I met an 82 year old woman yesterday who has travelled to France from Australia to visit Giverny, the home of Claude Monet.
“I studied fine art as a student” she explained to me, ” and that’s when I fell in love with Monet’s paintings.” When she graduated, she married and settled in England and her greatest wish was to visit Monet’s famous gardens. Her husband didn’t support her love of art, declaring. .
“Why would you travel to another country just to visit a garden?
Now at the age of 82, divorced, with difficulty walking after an accident, and despite living in Australia, this lovely lady had thrown caution to the wind and flown across the world to make her dream come true.
“I knew if I didn’t do it this year, I never would” she said, and I am happy in the knowledge that today she will have a fabulous day.
We might have arrived at 8 in the morning, but Monet got his first view of his future home at Giverny in the early afternoon. He’d left his rented house in Poissy, the creditors at his heels, declaring he would not return until he found a new house for the family to live in.
Imagine passing in front of this great house, and spying from the road an orchard in full spring blossom where the flowers are today, while the pretty nasturtium lined central allée was originally a dark and brooding yew lined pathway. Monet detested the way the trees blocked the light while Alice, his wife, felt that it was a crime to fell a tree. Persuading her to let him remove the lower branches, Monet subsequently lopped the tops much to Alice’s indignation. The denuded trunks soon became the supports for his climbing roses, until rotting away they were replaced by the metal arches we see today.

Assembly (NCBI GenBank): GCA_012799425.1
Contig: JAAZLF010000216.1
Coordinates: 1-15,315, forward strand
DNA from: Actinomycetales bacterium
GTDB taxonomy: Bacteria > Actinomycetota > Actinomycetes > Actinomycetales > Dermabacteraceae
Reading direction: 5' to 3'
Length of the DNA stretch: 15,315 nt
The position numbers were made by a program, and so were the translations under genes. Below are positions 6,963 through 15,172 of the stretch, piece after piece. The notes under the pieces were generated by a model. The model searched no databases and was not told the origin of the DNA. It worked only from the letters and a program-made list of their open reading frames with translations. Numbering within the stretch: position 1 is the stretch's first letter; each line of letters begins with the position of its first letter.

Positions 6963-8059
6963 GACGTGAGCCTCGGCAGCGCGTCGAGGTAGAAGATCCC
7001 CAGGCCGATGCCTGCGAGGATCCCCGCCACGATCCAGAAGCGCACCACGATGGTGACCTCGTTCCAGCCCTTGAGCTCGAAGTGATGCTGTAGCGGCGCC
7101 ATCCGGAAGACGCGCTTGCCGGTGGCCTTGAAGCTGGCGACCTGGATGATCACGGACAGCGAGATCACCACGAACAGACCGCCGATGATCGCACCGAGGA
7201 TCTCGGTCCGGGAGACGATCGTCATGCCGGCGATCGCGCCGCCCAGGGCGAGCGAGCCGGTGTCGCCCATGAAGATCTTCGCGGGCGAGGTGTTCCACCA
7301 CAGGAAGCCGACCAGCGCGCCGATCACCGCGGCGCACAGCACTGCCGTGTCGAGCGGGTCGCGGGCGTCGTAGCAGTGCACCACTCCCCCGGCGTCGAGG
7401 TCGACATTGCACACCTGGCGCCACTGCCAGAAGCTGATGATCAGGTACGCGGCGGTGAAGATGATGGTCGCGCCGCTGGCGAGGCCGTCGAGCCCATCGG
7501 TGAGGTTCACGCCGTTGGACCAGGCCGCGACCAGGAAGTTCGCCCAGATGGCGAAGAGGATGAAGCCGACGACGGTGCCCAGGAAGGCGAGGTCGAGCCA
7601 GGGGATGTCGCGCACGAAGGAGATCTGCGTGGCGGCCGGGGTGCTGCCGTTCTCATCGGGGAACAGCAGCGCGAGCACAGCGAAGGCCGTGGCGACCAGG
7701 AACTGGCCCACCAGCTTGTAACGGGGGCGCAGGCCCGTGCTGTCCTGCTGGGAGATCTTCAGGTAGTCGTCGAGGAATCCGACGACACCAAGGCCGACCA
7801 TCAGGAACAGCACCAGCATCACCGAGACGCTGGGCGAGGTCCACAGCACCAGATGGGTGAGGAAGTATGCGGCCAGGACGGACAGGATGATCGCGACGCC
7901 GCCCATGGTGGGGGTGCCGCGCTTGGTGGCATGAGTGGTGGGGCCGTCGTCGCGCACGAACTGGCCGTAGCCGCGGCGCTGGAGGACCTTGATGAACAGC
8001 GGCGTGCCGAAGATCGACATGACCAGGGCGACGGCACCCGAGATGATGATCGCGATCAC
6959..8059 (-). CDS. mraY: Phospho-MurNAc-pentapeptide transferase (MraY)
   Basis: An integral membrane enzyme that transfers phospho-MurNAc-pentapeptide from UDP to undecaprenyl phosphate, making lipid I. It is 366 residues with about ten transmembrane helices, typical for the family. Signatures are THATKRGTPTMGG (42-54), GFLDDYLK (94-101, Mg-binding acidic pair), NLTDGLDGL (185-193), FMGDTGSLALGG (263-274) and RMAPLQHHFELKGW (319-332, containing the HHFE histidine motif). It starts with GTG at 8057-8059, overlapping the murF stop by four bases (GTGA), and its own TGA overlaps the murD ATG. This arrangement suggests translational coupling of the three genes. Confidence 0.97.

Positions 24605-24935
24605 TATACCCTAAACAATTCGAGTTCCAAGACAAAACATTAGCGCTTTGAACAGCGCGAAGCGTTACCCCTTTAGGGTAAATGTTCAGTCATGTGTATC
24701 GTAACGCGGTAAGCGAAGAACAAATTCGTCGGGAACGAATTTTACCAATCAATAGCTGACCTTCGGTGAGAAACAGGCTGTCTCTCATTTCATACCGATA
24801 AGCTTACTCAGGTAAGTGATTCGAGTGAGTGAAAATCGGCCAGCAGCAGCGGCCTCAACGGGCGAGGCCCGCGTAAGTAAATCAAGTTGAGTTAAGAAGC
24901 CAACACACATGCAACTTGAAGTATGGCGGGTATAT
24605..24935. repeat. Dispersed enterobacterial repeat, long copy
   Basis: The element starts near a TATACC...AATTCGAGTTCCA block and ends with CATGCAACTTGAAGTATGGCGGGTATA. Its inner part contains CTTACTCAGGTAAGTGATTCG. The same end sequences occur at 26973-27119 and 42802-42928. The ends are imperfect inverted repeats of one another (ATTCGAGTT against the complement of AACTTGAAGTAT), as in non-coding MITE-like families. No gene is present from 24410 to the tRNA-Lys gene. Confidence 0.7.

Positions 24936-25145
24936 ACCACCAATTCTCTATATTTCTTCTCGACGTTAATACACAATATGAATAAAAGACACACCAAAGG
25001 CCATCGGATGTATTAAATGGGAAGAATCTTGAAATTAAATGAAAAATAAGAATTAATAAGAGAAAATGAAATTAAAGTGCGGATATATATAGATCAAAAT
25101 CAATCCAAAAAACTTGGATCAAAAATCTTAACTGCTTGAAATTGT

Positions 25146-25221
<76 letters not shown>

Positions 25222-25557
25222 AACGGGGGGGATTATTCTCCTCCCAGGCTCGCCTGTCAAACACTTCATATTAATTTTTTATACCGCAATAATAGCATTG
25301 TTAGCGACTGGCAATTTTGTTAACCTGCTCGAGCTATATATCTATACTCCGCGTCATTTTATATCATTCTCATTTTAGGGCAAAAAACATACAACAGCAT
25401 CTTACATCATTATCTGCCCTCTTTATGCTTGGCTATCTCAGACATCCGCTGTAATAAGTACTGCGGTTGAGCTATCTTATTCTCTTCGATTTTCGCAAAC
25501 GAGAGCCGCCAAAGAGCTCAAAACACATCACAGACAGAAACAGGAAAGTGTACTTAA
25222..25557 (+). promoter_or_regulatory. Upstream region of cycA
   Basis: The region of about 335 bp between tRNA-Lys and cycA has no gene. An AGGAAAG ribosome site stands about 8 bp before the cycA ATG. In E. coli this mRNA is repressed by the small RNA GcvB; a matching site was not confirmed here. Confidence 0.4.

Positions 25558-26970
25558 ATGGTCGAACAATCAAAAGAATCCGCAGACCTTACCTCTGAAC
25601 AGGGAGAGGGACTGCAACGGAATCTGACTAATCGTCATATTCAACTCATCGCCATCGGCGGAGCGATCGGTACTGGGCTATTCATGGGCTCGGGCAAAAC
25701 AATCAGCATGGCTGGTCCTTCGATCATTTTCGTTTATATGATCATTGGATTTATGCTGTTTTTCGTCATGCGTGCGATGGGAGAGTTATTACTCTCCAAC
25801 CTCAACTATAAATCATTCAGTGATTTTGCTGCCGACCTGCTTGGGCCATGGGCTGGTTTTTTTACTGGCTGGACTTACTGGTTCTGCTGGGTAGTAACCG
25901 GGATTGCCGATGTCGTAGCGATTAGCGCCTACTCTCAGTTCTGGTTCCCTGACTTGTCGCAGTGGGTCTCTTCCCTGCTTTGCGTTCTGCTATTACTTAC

As the seasons change, so does the garden. Irises and peonies are replaced by poppies and roses, and later by phlox, cosmos and dahlias.
The abundance of flowers is overwhelming, even on rainy days one thinks the sun is shining, such is the colour and cheerfulness of the surroundings.Monet had ten gardeners once he had fully developed the gardens; today there are only 6, and an army of volunteers who classify the deadheading of the flowers “a gros boulot” , a big job! Pissarro’s wife once commented favorably on one of Monet’s irises and Monet subsequently dispatched a cutting of them to her on the next train!
At the age of 50, 7 years after moving into the house, Monet started to create the water garden. Today there is only one gardener allocated to tend to it, and much of it is done by boat. Most of his activity is tending to the water lilies which are a great delicacy for the Muskrat.He has to ensure that the lilies grow in nice circular rafts, just as Monet liked them.
After Monet’s death the garden fell into disrepair and had to be largely recreated. Alice had insisted that he write to her everyday when he was away painting. From his letters, his gardening instructions gave the restoration team a good idea of the type and position of the original flowers, and other little notebooks and seed order books held the rest of the clues.
Today the garden is a masterpiece. A living work of art, just as Monet wanted; his largest canvass.
“Gardening was something I learnt from my youth when I was unhappy, I perhaps owe becoming a painter to flowers” said Monet.
Not surprising then that the lovely 82 year old I met yesterday was so keen to go and visit it.
I truly hope it is everything she hoped it would be – and more!